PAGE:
By Bill Gerdes
Every new Italian restaurant that opens up in the Riverside area inevitably confronts the Mario’s Place question—namely patrons on their first night eating at said new Italian joint ask themselves the question, not always out loud, “Is this place as good as, or better than, Mario’s?” The veritable institution downtown that, while it may never have been as great as locals hoped, still is in a sense Riverside’s restaurant. I was pleased during a recent visit to Magnone Trattoria on Spruce Street to answer both yes, maybe and it depends on what one is looking for to the Mario’s question.
When I first went to Magnone four months ago near its opening it felt as if it were a wine bar masquerading as a restaurant, with three times the number of people at the bar than eating in the dining room. It was a wine bar that had decided to serve food. This has changed. The space itself is light and airy, with every seat offering a chance to watch the proceedings in the open-air kitchen. The staff is pleasant and attentive. The wine list is varied and extensive.
Even the menu has seemingly expanded since the opening. My son and I started off with the Olive Miste, basically a nice olive plate sprinkled in olive oil. It’s fine, with the little ones being the stars of the plate. Then it was on to the Calamari Fritta. It’s rather easy to make terrible calamari, get bad squid, soak it in grease and then add spicy dippy sauce and you’ve nailed the calamari plate in half the restaurants in southern California—but not here. Calamari gets respect at Magnone. Light, airy and delicately seasoned these are amongst the best calamari I’ve ever had, and while this being the age of the dipping sauce there simply must be one, at least here their sauce is a subtly sweet tomato one that compliments the squid perfectly.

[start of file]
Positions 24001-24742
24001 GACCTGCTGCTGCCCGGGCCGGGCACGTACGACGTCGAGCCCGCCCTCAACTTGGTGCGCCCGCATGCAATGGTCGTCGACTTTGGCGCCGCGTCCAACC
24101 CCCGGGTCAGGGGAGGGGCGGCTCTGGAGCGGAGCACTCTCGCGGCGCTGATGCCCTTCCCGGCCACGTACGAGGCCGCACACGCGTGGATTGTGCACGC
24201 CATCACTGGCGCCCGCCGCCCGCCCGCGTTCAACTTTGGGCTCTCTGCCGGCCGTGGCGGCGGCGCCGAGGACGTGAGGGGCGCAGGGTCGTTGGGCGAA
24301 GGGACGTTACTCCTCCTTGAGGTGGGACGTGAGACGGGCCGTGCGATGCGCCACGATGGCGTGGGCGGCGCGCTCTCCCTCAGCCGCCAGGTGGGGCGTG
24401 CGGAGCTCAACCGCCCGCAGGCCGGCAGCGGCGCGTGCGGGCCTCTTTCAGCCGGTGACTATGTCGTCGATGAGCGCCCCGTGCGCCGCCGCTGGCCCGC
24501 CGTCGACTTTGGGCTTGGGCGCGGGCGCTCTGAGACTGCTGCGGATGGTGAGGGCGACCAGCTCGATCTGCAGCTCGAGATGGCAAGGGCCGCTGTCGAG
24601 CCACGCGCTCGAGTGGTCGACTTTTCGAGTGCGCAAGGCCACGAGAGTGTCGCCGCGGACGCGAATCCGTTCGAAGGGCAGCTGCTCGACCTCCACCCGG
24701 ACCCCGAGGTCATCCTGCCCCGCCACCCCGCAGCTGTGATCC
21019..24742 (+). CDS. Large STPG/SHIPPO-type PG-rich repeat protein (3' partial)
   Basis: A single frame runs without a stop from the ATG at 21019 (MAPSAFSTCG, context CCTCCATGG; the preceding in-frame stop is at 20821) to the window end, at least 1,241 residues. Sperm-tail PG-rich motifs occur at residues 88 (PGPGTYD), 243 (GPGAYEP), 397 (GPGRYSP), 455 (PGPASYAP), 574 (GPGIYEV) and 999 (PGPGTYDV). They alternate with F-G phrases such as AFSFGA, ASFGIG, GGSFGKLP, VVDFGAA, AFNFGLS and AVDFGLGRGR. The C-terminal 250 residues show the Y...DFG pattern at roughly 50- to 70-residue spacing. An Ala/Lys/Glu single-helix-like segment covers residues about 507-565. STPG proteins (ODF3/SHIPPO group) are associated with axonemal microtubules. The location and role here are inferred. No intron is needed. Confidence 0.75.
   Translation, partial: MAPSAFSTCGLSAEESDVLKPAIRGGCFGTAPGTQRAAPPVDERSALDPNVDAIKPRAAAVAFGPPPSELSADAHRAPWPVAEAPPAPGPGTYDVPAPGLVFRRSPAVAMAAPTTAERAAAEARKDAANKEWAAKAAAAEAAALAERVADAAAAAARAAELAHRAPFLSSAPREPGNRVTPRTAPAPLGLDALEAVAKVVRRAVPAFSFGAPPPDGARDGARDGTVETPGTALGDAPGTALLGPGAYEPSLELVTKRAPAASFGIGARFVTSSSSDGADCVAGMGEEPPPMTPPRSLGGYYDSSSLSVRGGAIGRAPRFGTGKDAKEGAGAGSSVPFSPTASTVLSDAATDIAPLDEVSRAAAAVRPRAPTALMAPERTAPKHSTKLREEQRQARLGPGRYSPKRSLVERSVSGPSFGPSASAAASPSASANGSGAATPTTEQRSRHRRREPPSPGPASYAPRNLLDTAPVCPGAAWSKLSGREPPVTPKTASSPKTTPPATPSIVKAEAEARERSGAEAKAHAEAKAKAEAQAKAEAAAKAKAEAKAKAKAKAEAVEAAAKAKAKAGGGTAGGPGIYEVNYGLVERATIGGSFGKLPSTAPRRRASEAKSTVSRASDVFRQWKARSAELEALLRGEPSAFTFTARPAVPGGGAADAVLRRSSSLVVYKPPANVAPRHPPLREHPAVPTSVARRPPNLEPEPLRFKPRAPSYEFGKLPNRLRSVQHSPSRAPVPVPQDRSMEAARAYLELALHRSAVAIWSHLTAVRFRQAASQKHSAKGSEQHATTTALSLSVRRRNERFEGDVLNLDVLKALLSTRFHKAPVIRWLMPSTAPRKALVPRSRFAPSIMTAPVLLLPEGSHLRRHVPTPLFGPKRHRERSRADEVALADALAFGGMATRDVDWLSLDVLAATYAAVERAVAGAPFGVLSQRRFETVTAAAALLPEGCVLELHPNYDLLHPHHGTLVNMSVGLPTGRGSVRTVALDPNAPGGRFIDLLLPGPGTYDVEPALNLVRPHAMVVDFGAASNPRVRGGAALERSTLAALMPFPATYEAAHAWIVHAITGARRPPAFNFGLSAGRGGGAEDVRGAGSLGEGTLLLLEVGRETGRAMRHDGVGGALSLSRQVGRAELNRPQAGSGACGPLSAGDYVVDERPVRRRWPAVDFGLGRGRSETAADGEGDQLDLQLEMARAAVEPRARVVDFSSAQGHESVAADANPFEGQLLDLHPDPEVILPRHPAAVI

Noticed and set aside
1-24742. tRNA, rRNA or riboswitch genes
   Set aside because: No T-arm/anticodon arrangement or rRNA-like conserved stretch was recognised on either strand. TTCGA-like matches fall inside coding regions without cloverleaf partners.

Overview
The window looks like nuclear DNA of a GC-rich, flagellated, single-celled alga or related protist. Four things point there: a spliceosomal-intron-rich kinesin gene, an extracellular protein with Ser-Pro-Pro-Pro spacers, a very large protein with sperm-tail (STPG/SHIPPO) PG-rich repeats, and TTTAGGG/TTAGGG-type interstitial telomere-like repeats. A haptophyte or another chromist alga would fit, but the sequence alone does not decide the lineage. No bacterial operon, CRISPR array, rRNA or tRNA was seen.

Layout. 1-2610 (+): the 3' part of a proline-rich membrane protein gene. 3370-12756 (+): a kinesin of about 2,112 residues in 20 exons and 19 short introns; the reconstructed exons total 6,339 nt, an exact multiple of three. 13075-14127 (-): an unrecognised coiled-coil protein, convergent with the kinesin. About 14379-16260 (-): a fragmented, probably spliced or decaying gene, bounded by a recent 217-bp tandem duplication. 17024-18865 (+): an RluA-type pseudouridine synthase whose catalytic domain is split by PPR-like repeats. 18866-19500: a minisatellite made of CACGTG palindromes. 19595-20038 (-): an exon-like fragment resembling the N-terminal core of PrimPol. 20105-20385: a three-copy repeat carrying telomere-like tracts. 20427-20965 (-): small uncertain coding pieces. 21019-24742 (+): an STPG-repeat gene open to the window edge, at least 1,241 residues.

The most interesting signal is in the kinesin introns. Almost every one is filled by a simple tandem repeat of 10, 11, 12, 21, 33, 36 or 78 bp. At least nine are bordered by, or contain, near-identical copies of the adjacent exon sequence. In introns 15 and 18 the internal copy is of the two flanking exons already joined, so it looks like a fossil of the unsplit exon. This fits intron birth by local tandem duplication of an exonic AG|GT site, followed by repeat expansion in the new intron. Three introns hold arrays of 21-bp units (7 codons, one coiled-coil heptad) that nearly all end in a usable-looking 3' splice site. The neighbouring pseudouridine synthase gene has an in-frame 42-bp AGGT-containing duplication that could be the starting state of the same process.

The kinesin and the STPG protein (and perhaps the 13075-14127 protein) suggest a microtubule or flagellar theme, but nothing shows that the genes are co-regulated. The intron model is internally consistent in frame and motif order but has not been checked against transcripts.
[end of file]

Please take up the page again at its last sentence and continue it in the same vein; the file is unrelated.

And it may be worth noting that by this point, seven on a Saturday night, there was a bit of a buzz at Magnone, a sense amongst diners that owners Deanna and Doug Magnone might be on to something here. That’s a comforting notion seeing that the site has been through several iterations over the years, with the last attempt being Ciao Bella, which closed its doors in 2011.
I ordered the Mussels that were on special that night as an entrée; they were basically an expended version of the appetizer. However these mussels were amazing little numbers, fresh, chewy, tasting of the ocean and residing in a tomato broth that had a real heat to it; peppery and hearty. My son Felip chose the Penne con Salsiccia and gobbled down his plate in minutes, ignoring only the sausages saying they were too spicy, a fact we were warned about by our waiter. It points though to a lack of variety in the pasta section of the menu; most sauces are tomato based and rely a bit on heat as a crutch.
But that’s a quibble not a real problem. Magnone has a chance to grow and get even better with time. And while the market feels a bit precious—think gift shop at the wine tasting—it does feature many of the ingredients used on site.
Magnone Trattoria & Market, 1630 Spruce St., Riverside, (951) 781-8840 www.magnonetrattoria.com. AE V, MC.